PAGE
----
After the opening chat between two people who never appear again, there is a graphic trip to a gay sex club called (no, I'm not making this up) RECTUM. The camera swirls and swoops around, offering glimpses of red-lit dungeoun activity. Eventually a pair of men arrive and demand to find some one known as the Turan, and after what feels like a very long time they find him. What follows is not pretty, one of the most disturbing scenes in any movie I've ever seen. Eventually, as the film travels back, we learn that the two men are avenging a woman who has been horribly raped (which rape is also shown in one long not particularly graphic but still horrible shot). The film keeps going back and back, we learn gradually more and more about the characters, motivational knives are twisted in character's psyches, on and on until the ending/beginning which feels frankly rather abrupt, going for something of a metaphysical jump (there's a prominently displayed poster of 2001 in one character's apartment).

The acting is of a very high standard. The technical aspects of the film are beyond reproach. The camerawork is particularly fluid, the camera seldom staying in one place for long. The transitions from scene to scene, the temporal jumps backward are handled very simply so the viewer is never lost for long.

All in all, a very difficult film to watch, and an even more difficult film to like. I have a great deal of respect for it, and certainly for the actors, who are called upon to do some pretty difficult scenes. There are also some unintentional laughs provided by the subtitles, as during one scene when a character pursues a rapist to the earlier mentioned gays sex club by saying, "On to RECTUM!!"

I might be able to work myself up to see it again, to see if there is even more evident on a second viewing (particularly to see if that rather bizarre mindwarp ending is forecast at all). There's a lot to recommend it, but I can't say I blame anyone for not being able to get through it.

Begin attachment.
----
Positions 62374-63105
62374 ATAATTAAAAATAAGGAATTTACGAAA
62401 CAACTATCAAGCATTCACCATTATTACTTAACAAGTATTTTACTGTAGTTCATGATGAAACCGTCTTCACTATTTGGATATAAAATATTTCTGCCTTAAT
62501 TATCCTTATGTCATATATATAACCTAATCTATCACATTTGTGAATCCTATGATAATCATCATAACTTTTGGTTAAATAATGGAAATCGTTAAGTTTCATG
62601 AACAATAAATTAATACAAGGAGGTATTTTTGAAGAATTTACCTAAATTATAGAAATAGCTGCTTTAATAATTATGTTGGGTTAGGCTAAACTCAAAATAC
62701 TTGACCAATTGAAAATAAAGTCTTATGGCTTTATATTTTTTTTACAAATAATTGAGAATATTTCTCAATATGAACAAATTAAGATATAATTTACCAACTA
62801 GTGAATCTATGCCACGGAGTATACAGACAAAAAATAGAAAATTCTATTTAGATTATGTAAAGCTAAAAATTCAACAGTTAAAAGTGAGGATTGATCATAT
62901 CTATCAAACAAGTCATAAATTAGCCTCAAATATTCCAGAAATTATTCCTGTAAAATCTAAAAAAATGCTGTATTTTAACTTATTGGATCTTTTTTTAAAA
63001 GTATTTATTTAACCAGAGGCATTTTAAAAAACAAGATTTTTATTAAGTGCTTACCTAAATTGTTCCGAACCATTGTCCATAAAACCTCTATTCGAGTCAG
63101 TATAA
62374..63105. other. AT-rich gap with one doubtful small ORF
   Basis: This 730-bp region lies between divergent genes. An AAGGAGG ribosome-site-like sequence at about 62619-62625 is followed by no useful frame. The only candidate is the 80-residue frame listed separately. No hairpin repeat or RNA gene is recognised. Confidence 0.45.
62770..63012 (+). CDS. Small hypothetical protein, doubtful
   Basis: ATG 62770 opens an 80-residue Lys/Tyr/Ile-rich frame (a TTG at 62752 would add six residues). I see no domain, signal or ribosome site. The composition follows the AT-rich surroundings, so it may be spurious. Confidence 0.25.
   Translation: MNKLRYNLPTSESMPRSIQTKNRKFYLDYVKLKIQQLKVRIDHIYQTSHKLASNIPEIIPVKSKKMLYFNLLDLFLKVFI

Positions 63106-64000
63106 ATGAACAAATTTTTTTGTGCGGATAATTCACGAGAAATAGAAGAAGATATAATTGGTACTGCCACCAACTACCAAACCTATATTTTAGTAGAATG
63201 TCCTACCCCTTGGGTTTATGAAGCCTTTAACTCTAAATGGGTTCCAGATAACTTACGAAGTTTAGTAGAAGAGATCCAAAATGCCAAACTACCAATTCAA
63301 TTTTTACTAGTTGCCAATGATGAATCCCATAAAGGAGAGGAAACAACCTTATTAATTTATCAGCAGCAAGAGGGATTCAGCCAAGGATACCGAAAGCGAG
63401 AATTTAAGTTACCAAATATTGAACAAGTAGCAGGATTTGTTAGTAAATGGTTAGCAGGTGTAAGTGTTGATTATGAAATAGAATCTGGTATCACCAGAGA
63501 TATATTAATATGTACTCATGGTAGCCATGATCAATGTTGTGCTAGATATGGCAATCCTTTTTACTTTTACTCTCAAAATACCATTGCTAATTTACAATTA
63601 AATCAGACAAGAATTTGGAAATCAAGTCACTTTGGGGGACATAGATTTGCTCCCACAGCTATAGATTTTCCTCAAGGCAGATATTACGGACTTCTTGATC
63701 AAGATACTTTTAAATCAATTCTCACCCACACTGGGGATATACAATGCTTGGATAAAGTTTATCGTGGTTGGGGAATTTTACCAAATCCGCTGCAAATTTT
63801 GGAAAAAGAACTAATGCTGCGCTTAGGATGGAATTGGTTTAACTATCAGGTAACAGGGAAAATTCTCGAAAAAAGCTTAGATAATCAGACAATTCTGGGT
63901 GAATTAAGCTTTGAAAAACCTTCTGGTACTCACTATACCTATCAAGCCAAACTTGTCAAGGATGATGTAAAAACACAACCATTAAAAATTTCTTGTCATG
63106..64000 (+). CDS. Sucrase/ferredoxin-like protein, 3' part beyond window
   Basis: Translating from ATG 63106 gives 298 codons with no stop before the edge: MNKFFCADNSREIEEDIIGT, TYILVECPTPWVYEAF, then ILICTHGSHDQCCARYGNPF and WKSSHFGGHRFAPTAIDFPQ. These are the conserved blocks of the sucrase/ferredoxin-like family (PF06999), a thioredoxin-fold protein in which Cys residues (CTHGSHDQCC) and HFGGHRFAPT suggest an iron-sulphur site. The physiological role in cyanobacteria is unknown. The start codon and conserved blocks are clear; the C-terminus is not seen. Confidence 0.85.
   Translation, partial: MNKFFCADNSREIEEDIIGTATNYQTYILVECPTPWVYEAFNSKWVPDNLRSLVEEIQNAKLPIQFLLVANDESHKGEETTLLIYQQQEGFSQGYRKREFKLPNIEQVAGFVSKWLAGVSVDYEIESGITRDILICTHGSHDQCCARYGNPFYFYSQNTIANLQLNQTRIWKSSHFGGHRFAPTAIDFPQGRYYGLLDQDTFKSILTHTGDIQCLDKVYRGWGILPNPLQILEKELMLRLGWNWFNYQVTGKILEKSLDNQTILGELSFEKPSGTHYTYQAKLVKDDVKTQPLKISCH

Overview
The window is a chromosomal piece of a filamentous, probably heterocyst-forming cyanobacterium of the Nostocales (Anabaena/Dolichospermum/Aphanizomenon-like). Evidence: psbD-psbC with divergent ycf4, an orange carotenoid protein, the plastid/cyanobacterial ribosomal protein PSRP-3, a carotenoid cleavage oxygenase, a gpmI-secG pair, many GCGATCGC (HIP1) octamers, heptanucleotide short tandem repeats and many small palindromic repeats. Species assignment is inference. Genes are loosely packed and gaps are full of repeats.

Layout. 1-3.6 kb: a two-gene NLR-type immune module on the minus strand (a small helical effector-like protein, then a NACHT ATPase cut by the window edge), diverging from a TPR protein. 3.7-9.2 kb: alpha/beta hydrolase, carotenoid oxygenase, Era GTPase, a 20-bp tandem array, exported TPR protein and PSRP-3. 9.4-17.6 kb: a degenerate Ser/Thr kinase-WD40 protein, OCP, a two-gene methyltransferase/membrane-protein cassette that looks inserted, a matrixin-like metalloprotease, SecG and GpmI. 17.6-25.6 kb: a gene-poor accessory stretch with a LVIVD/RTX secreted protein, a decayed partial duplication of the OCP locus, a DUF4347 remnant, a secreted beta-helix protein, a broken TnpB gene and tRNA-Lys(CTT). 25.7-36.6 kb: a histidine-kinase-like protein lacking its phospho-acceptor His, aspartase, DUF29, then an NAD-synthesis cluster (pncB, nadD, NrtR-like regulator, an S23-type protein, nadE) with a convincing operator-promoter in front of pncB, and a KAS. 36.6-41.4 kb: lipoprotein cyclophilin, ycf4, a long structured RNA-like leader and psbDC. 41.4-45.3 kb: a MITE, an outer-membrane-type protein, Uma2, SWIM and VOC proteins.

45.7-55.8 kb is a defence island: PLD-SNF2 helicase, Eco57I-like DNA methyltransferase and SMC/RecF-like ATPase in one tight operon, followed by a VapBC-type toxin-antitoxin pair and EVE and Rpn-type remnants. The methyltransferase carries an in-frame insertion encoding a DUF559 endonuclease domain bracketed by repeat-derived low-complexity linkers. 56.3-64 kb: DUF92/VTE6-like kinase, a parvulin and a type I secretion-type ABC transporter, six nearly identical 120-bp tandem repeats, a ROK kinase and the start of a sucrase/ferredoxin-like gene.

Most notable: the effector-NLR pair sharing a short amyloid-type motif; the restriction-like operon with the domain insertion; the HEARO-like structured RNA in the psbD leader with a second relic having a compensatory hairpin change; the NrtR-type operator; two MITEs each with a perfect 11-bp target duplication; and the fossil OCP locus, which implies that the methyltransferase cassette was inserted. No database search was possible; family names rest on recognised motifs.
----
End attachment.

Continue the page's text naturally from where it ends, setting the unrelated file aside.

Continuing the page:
Tuesday, July 04, 2006


Kind of sums it up. Serious and adolescent.

The film is a very long two and a half hours. It kind of picks up five years after SUPERMAN II ended, if SUPERMAN II had been made in 2001 rather than 1980.

The film basically begins with Superman crashlanding on the Kent family farm, found in the flaming wreckage by his adoptive mother, played by the sublime Eva Marie Saint, the first in a series of fine actors who don't get nearly enough to do. Superman, we're told in dialogue and in a title card, has been away from earth for about five years on something of an inter-galactic wild goose chase: astronomers apparently found evidence that Krypton had not been destroyed after all, and Superman just had to check it out. Turns out those pesky scientists were wrong, and Superman has come back home.

In the interim, life has gone on, mankind has moved on, even Lois Lane has gotten on with it: she's now married and a mom. Even that consummate cad Lex Luthor has kept busy, shaking down a wealthy widow and starting up a particularly unpleasant scheme to clean up in real estate and destroy Superman.

Okay. So there's some cool stuff. Superman's big return to action is kind of neat, and has a nifty kicker that I won't spoil. I like Luthor's big nasty plan to grow another continent with crystals pilfered from Superman's Fortress of Solitude. I like the improved flying effects. There is a new intimacy in the way Superman and Lois are able to cling to each other and spin around and still talk. I liked Parker Posey and James Marsden, who deliver the only intelligent and appealing performances in the entire movie. They are the only people in the entire two and a half hours I gave a damn about. Posey plays Luthor's moll, kind of the 2006 equivalent of Valerie Perrine's Ms. Teschmacher from the original. She manages to take a rather stereotypically conceived role and plays it with some zest and fun, and her growing appreciation of Superman's virtues is the sole instance of a character changing in the course of the film. Marsden, after being wasted in not one, not two, but three X-Men films, is very appealing also, similarly breathing life into the thankless role of Mr. Lois Lane. Please, someone, give him a franchise, hopefully one where he can appear shirtless occasionally.